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Thursday, February 2 2012

A History Of Jerusalem: The Herodian Dynasty

The complete series of studies for A History Of Jerusalem:
1. In The Beginning
5. The Glory Of Solomon
9. Greeks, Ptolemies, Seleucids
13. The Herodian Dynasty
17. Constantine and Muhammad
2. Melchizedek's Salem
6. The Temple Of The LORD
10. Abomination Of Desolation
14. The Coming Of The Messiah
18. The British Mandate
3. Jebus Of Canaan
7. The Capital Of Judah
11. The Hasmonean Kingdom
15. Titus And The Zealots
19. Zionism
4. The City Of David
8. Ezra And Nehemiah
12. Pompey And The Caesars
16. Hadrian and Simon bar Kokhba
20. War And Peace

The time of the first coming of the Messiah (see The Rock Of The Church; also A History Of Jerusalem: Melchizedek's Salem) was one of change for Jerusalem - again. Over the previous centuries, after the city of "Jebus" (see A History Of Jerusalem: Jebus Of Canaan) was taken by the Israelites themselves (see A History Of Jerusalem: The City Of David), it was ruled by Babylonians (see Ancient Empires - Babylon and The Babylon Exodus And Exile), Persians (see Ancient Empires - Persia and Iran's Greatest Leader Was Pro-Zionist), Greeks and Seleucid Greeks (see A History Of Jerusalem: Greeks, Ptolemies, Seleucids) and then a restored kingdom of Judah by the people of Judah themselves (see A History Of Jerusalem: The Hasmonean Kingdom).

The Kingdom Of Herod But the time of the Jewish Hasmonean Kingdom was then over. Rome had risen from an ancient city state under a king (about 500 BC), to a republic (see The Politics Of Rome) and then to an increasingly aggressive military empire (see Pax Romana: The Birth Of The Roman Empire and A History Of Jerusalem: Pompey And The Caesars). Jerusalem was about to be ruled by foreigners again, but the transition from Hasmonean Jews to Romans would be accomplished through a foot-in-both-camps man from Idumea who had become a converted Jew by the Hasmoneans. He is known to history as Herod, or Herod the Great (although the only thing "great" about him was his evil and barbarity). The Hasmonean dynasty of Jerusalem was replaced by the Herodian dynasty.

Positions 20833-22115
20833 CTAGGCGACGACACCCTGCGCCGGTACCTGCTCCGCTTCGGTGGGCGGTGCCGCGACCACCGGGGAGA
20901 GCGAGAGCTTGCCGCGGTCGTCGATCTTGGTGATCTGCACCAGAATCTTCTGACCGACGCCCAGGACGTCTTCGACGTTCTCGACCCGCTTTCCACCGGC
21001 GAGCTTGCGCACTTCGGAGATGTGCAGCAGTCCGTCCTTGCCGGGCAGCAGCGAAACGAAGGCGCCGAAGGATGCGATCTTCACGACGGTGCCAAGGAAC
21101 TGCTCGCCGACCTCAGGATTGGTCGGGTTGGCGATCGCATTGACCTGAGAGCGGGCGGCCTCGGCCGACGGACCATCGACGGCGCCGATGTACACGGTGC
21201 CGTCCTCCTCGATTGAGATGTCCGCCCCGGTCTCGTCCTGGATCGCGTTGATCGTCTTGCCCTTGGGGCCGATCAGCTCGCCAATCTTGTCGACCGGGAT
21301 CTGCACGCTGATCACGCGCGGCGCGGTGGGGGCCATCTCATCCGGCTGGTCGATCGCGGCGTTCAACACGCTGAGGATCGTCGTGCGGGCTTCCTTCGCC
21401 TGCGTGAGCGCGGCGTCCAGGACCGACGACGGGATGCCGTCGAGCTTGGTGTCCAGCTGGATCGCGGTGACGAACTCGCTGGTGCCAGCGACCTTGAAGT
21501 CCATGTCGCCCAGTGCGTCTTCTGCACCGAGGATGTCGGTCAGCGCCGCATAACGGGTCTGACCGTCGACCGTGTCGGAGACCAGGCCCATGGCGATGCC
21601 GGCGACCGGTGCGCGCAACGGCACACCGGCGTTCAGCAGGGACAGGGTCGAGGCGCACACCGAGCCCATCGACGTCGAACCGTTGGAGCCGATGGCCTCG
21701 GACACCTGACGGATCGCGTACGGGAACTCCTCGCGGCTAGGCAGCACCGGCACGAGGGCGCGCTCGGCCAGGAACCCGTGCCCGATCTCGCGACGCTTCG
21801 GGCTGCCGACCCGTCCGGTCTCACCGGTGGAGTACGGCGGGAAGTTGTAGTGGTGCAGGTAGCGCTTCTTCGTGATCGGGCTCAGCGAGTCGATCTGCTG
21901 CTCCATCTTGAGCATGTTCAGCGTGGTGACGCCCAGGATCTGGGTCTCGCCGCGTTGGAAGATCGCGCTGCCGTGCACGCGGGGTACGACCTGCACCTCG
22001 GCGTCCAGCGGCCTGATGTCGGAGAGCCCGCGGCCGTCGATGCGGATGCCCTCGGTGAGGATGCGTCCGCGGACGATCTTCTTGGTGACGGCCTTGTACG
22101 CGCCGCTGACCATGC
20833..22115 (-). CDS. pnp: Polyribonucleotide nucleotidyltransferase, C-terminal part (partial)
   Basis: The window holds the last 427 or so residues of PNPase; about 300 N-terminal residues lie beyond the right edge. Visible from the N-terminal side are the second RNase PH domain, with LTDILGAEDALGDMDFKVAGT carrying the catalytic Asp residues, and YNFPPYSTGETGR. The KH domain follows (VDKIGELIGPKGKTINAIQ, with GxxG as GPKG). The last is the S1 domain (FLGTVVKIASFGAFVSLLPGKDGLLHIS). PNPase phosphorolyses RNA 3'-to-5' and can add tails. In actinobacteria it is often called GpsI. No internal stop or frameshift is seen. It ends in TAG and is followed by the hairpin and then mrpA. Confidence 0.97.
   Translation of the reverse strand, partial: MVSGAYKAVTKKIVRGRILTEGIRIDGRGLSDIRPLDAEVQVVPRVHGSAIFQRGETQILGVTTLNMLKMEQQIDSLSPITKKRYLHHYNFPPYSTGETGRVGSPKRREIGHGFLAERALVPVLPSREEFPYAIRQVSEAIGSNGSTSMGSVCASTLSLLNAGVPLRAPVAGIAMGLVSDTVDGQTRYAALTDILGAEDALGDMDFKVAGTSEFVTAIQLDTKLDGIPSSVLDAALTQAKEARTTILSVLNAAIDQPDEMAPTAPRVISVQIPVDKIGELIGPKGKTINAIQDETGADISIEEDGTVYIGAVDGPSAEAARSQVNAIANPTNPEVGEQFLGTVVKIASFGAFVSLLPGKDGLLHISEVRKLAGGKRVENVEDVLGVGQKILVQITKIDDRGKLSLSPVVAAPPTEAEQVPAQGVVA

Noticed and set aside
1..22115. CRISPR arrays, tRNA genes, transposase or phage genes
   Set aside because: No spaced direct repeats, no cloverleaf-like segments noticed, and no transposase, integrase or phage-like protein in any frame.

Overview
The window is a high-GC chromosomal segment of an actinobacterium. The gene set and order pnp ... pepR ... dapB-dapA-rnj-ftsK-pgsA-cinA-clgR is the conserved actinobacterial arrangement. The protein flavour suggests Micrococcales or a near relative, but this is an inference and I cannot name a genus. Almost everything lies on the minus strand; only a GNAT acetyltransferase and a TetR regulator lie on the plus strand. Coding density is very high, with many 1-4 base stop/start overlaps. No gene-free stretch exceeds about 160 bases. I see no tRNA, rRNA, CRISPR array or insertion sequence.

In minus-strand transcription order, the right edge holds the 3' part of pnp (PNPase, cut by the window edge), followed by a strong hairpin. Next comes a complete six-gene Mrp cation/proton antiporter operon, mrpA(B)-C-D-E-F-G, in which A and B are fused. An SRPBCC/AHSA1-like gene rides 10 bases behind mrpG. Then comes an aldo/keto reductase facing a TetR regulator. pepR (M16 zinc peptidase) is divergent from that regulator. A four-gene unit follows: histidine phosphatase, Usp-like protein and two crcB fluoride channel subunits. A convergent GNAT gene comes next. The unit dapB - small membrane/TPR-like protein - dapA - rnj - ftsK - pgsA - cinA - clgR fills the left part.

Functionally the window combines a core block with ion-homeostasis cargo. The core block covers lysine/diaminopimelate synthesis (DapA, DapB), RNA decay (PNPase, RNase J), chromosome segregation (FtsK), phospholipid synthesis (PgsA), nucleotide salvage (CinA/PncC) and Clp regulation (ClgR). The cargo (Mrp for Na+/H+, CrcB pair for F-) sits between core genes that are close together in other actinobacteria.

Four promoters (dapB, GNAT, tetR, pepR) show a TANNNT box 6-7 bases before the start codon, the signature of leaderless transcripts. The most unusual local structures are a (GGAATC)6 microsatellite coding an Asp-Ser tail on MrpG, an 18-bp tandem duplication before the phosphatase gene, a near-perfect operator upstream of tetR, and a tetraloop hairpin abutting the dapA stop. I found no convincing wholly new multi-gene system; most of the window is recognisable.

Herod was the son of Antipater, an Idumean (Idumea was the Greek term for Edom, the territory south and east of the land of Israel that had been inhabited by the descendants of Jacob/Israel's brother Esau, who was also known as Edom; see also The First Meeting Of Israel And Esau). Herod's mother was Cypros, a Nabatean (at that time, the Nabateans were an Arab people who inhabited the area from Syria to what is today Saudi Arabia; see also Paul's Geography Lesson about what and where "Arabia" actually means). By genealogy, Herod would today be called an Arab, not a Roman.

In 47 BC, Julius Caesar appointed Antipater as procurator (from a Latin word meaning "a manager of another's affairs") of Judea. Antipater eventually divided it among his sons, with Galilee originally being given to Herod, however Herod's political fortunes continued to rise (like all political puppets, he was apparently the easiest to manipulate as he dangled from his Roman strings). Mark Antony appointed him as tetrarch of Judea in 40 BC and then the Roman Senate declared him to be "king of Judea" (which included Jerusalem). Although docile to his Roman masters, Herod was a sadistic tyrant to his subjects (as attested most notably with his "slaughter of the innocents" at the time of the birth of Christ, as we will read).

Perhaps thinking of King Solomon's splendor centuries before (considering Herod's renovations and expansion of the Second Temple, that had been constructed at the return in the time of Ezra and Nehemiah about four centuries earlier; see A History Of Jerusalem: Ezra And Nehemiah), Herod fancied himself as a great builder. He spent vast sums on reconstructing and beautifying cities of Judea. The city of Caesarea (named after Caesar) and the ancient city of Samaria (that Herod renamed as Sebaste, again after his Roman masters) reached their greatest eloquence during the time of Herod.